Wednesday, May 16, 2012

Understanding the Monster

I hesitate to write this post because I don't agree with the excessive amount of media attention given to psychopaths who do very evil things. I think that school shootings and the like are massively over-reported in the media and I think that the exposure is likely a contributing factor that leads to them in the first place. Disturbed young people often seek attention. If they feel powerless and empty in their life, they may feel that, no matter how destructive their actions are and no matter what the long-term consequences are, some media glory is worth it. And, in the case I am about to write about, this seems to be the case. This case has been over-reported in the Canadian media and the perpetrators, in my opinion, should disappear from the public eye forever.

In April 2009, a little 8-year old girl was walking home from school in Woodstock, Ontario. She was abducted by an 18-year old woman, Terri-Lynne McClintic, and taken to a waiting car in which sat 28-year old Michael Rafferty. McClintic pleaded guilty to first degree murder and is serving a life sentance (which in Canada means no chance of parole for 25 years). Rafferty was recently found guilty of first degree murder by a jury of his peers and was sentenced by a judge to the same fate. Rafferty in particular is unlikely to ever be released from prison.

McClintic is not the kind of girl you want your son to bring home to meet mom. She was a drug abuser, violent, and had a criminal history. Rafferty seems even worse, a predatory psychopath who "dated" (i.e. had sex with) over a dozen women, including McClintic, in the spring of 2009. His extensive sexual escapades appeared insufficient, however, and he desired to have sex with a child. He downloaded child pornography, and eventually determined that he needed to actually go through with his fantasy of pedophilia and so convinced McClintic to help him abduct poor innocent little Tori Stafford. McClintic convinced Tori to get into the car, and then Rafferty drove them to a hardware store to buy a hammer and garbage bags for the gruesome murder that they planned with forethought for poor Tori. McClintic and Tori waited in the car while Rafferty went in and bought the murder weapon.

They drove Tori to a secluded spot 100 km from her home and Rafferty repeatedly raped her while she pleaded with McClintic to make him stop. Then, one or the other or both of McClintic or Rafferty repeatedly hit Tori in the head with the hammer and killed her. They put her body in the garbage bags, covered it with some rocks in a field and left it there.

For three months Tori's parents, family, and friends wondered what had happened to her. For three months they went through every parent's nightmare of not knowing what happened to their child. Then, eventually, a police officer got a lead and found Tori's remains.

I'm not a supporter of the death penalty, but this case certainly had me re-thinking my position. I don't think Rafferty or McClintic are capable of rehabilitation. I don't think they've shown the slightest sign of any remorse. I'm not convinced they even acknoweldge to themselves that what they did was wrong. I am convinced that if they were given the chance to do something similar again, they would. These two individuals have no place being free in our society. The judge, when sentencing Rafferty, called him a monster. I would agree. Were I Tori Stafford's father, I would have probably dedicated my life to finding a way to kill the man. Even now, I would probably dedicate myself to finding a way to kill him if he is ever released from prison. That's just a natural fatherly instinct. No scumbag deserves to live after doing that to your little girl.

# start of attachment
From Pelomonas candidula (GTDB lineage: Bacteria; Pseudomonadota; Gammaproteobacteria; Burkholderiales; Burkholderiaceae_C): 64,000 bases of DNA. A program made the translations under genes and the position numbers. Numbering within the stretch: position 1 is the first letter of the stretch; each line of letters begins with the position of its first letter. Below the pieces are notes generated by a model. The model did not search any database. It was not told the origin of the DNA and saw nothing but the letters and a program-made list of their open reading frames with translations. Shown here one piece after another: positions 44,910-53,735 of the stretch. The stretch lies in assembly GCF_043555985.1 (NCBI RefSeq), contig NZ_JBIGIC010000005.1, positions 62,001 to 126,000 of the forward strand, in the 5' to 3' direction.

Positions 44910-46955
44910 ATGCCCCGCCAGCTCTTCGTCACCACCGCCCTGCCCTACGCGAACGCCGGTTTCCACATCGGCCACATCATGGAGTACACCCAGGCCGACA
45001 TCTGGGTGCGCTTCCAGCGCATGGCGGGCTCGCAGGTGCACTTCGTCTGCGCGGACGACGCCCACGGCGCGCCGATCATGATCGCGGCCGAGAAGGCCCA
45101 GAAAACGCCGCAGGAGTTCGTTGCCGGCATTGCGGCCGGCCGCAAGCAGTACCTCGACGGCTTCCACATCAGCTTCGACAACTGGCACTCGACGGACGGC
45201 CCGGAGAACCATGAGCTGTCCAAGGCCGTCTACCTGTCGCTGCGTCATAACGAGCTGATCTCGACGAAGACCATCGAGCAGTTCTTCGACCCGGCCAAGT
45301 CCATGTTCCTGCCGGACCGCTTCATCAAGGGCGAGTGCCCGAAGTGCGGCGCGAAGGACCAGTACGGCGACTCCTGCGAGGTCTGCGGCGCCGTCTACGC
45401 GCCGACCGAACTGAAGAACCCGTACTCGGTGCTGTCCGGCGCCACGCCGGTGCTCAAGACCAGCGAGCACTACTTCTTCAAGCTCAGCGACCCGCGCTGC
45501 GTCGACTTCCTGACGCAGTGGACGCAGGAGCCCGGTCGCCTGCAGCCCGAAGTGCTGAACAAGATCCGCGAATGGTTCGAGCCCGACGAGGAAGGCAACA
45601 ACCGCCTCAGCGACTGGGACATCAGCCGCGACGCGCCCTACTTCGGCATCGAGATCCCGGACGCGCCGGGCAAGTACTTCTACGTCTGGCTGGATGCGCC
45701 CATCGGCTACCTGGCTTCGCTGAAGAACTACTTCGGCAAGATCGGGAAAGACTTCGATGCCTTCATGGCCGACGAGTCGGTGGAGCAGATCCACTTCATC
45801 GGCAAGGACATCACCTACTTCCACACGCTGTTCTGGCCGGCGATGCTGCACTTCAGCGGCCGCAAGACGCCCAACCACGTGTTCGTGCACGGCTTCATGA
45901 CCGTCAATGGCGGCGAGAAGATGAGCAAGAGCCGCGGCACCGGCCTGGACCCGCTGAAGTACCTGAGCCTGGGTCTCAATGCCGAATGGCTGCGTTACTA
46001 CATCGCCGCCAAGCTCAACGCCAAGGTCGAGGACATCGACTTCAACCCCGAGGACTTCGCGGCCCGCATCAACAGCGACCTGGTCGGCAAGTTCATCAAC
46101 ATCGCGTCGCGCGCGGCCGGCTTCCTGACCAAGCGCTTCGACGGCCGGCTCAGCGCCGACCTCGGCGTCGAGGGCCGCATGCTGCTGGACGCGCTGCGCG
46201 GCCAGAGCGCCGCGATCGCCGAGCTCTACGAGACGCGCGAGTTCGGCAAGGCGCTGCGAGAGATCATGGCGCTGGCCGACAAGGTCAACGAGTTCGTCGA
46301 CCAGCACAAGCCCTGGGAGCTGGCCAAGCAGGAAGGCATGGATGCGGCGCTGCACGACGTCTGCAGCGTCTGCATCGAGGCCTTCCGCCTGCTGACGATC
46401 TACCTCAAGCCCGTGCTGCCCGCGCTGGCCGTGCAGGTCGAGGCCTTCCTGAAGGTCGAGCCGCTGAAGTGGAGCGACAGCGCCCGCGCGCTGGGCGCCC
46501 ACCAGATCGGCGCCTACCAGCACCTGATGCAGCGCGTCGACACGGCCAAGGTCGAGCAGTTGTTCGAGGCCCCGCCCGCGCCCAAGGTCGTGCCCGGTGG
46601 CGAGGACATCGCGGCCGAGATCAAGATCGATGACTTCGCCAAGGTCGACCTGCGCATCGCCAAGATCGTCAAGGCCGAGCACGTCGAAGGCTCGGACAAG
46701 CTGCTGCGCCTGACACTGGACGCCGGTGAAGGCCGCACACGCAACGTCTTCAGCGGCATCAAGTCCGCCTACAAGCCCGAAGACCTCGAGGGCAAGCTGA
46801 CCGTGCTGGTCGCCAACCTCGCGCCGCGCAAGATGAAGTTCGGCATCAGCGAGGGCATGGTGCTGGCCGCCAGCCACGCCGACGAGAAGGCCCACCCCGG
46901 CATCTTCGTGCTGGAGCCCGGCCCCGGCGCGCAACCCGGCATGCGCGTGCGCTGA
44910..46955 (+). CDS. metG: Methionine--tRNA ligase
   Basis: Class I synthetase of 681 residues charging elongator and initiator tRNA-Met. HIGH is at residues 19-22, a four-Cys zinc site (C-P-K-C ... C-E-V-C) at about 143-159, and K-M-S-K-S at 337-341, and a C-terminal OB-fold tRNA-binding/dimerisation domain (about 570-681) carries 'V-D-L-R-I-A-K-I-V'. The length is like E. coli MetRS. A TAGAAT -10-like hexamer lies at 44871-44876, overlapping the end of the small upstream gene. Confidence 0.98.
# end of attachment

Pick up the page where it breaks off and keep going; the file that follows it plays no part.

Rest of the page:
Now to the point of this post. As I say, I hesitate to even write this post because people like McClintic and Rafferty deserve to spend the rest of their miserable lives in anonymity in prison. Never again should their names appear in the media. They should spend 24 hours in a cell contemplating their evil deeds.

With one little caveat. I believe it is worth studying these types of psychological monsters. As a society we do need to understand where these types of people come from. What makes a person like McClintic or Rafferty? Are they born that way or do they develop that way through some terrible combination of personality and upbringing? I think these are questions worth knowing so that we can identify others in the same boat and try to offer them the help they need before they do similar evil things in our society. Wouldn't it be a great small positive note to this tragic, horrible story if a psychologist finally broke through into McClintic's psyche and understood where she went wrong and then some parent somewhere recognized the same destructive path in their child and fixed it? Wouldn't it be great if we could use this case to prevent another child like Tori Stafford from suffering the same fate?

I am not promoting rights for the perpetrators. I am not promoting a public examination of these monsters, or providing them with the publicity they probably will want once they are serving their sentences. What I am suggesting is that we need to find a way to understand what causes an 18 year old woman and a 28 year old man to go so completely off the rails that they would be capable of destroying an innocent life. Most of us cannot imagine performing such incredibly evil and horrible things. Just saying: "Lock them up and throw away the key" isn't going to prevent the next one. Instead I say: "Lock them up and throw away the key, and at the same time let's spend some effort on understanding what created such monsters."

1 comment:

  1. Great article. I agree 100% that childhood intervention (before age 3) is the key. We need to invest in that age group more than we do.